Norm Miozzi, age 16
When Vince got cancer, I didn’t really know what it meant other than it was this horrible illness that wrote characters off of TV shows. Cancer had no meaning in my life; it didn’t affect me personally. But after his diagnosis, I began to realize how dangerous cancer was— how it hurt Vince and changed our whole family.
My Brother Has Cancer
Vince was immediately sicker. Gone was the older brother I knew just weeks before. He no longer shared our room or teased me. He wasn’t around to do any of the things that we used to do together—no throwing the football, tossing the lax ball, no shooting hoops in the driveway, and staying up late to watch TV.
For over three years, Vince was gone, and my parents were gone all of the time, too. My dad went to work and stayed overnight at the hospital, and my mom only came home to sleep and get us ready for school in the morning. I was in charge in our house whenever they weren’t home.
As a 12-year-old seventh grader, I wasn’t very mature, but I didn’t have the option of irresponsibility. My three younger siblings needed me, especially with my parents gone and my brother near death. And, it wasn’t like babysitting while my mom went to the grocery store. The little kids were scared about Vince and missed my parents. I had to check homework, find pajamas, serve dinner, clean up, play a lot of Candy Land, watch endless episodes of Dora the Explorer, and tuck Luke and Eileen in bed.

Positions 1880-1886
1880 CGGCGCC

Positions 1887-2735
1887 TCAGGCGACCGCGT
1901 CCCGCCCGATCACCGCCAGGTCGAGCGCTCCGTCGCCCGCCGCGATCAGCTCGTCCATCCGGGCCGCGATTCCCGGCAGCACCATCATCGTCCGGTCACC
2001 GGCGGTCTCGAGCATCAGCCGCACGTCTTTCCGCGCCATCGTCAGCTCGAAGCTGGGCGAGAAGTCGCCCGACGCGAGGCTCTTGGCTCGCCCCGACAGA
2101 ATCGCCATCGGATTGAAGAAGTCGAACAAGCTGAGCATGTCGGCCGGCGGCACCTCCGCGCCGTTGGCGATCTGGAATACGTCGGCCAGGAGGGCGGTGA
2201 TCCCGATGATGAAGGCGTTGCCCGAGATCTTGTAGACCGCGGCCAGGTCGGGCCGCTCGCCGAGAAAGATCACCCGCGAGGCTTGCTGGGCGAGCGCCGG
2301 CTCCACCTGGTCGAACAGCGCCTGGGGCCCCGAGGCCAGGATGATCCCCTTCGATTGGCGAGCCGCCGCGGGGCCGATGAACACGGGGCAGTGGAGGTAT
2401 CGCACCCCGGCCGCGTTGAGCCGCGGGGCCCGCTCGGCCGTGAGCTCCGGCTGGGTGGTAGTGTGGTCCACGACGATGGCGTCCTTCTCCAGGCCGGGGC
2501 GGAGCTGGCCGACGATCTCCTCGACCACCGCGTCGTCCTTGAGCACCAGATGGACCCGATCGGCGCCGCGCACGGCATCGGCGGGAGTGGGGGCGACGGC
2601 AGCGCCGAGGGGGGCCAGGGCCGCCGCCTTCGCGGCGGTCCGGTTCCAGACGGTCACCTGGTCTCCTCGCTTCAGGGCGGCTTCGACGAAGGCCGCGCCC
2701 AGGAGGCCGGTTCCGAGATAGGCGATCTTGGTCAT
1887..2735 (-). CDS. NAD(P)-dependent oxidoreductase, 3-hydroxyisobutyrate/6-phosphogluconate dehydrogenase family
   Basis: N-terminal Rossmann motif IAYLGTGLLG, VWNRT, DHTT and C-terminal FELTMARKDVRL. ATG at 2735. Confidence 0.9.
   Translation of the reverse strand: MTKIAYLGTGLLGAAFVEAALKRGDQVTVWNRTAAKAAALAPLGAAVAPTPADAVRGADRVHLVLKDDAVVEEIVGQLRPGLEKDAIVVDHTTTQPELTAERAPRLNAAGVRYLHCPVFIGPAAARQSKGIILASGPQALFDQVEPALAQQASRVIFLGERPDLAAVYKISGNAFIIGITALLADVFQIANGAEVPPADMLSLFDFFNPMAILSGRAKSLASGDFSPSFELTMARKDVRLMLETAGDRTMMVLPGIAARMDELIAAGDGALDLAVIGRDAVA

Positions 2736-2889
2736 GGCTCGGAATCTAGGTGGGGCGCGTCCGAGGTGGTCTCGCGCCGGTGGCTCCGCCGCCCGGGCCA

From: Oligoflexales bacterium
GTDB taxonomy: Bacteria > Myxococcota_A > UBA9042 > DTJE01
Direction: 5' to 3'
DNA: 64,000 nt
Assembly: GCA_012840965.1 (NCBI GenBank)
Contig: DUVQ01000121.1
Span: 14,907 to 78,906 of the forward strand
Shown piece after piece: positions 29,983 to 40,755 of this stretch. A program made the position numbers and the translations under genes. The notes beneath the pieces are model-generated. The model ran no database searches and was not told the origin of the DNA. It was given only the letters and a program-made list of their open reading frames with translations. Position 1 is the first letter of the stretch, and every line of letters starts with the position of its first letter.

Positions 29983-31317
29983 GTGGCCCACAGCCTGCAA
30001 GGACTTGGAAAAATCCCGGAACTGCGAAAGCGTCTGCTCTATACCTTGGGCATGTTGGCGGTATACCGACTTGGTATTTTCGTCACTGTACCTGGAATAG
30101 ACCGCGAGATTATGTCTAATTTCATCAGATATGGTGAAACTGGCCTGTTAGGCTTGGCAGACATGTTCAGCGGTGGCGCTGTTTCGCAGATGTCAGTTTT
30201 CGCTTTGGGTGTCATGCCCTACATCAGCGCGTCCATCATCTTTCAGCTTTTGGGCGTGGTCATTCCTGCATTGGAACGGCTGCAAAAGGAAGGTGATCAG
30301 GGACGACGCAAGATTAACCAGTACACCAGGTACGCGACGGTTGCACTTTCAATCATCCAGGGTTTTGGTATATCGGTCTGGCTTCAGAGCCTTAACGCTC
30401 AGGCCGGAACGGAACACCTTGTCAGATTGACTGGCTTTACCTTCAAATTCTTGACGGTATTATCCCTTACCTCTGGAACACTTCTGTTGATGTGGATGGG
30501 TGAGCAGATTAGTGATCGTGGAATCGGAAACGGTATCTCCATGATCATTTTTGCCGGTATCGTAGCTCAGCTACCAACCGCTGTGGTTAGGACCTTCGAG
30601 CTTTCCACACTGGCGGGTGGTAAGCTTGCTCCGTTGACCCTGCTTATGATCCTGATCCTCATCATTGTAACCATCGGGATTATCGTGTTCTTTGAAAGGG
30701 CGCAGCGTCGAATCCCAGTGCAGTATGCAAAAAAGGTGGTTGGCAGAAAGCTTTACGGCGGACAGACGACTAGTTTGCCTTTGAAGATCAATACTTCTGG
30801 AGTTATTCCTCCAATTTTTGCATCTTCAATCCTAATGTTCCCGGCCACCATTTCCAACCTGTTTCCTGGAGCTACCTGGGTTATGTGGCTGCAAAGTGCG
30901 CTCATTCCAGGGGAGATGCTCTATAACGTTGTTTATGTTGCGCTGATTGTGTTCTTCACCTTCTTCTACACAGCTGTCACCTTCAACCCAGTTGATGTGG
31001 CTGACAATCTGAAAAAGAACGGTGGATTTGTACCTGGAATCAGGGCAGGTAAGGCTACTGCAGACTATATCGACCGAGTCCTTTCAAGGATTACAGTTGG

I didn’t like this job. But it sure seemed better than what Vince was dealing with. I didn’t want to stress my parents and make them ask me to help. I wanted to just jump in and help, but I didn’t always know what that was. It wasn’t an easy time.
Along with the responsibilities I wasn’t prepared for, I also had to face all of Vince’s friends. Vince and I went to the same school and every day I saw all of his friends, but he wasn’t with them anymore. They were all concerned with how he was doing, but they didn’t realize that every time I saw them or they brought up his name, I was reminded of how he wouldn’t be coming back home for a while and how sick he was.
Also, going to football practice after school was hard without Vince. The seventh and eighth grade football teams practiced on the same field, and his absence reminded me of his condition. It was hard knowing that I could still do the things Vince loved to do, lived to do—like play football—and may never do again. I felt like I had to play for both of us. And when I didn’t start, I felt as though I failed him. Even when I didn’t like football, I felt like I couldn’t quit because I would disappoint Vince and my parents.
Vince’s illness affected me greatly, especially emotionally. I did what I could to stay strong and help my siblings, who were also going through a rough time. I needed to support them, even though I wanted someone to take care of me while I was sad. So even though I didn’t show my feelings much on the outside, I was scared for Vince and all of us. I missed Vince every day, even when he was home and so sick he couldn’t interact much with us. I missed our family—the way we were before cancer.
Keeping my emotions to myself was how I handled things for three long years. Even now, it’s hard to talk about. I much prefer to focus on how healthy Vince is now and the times we are sharing together in high school.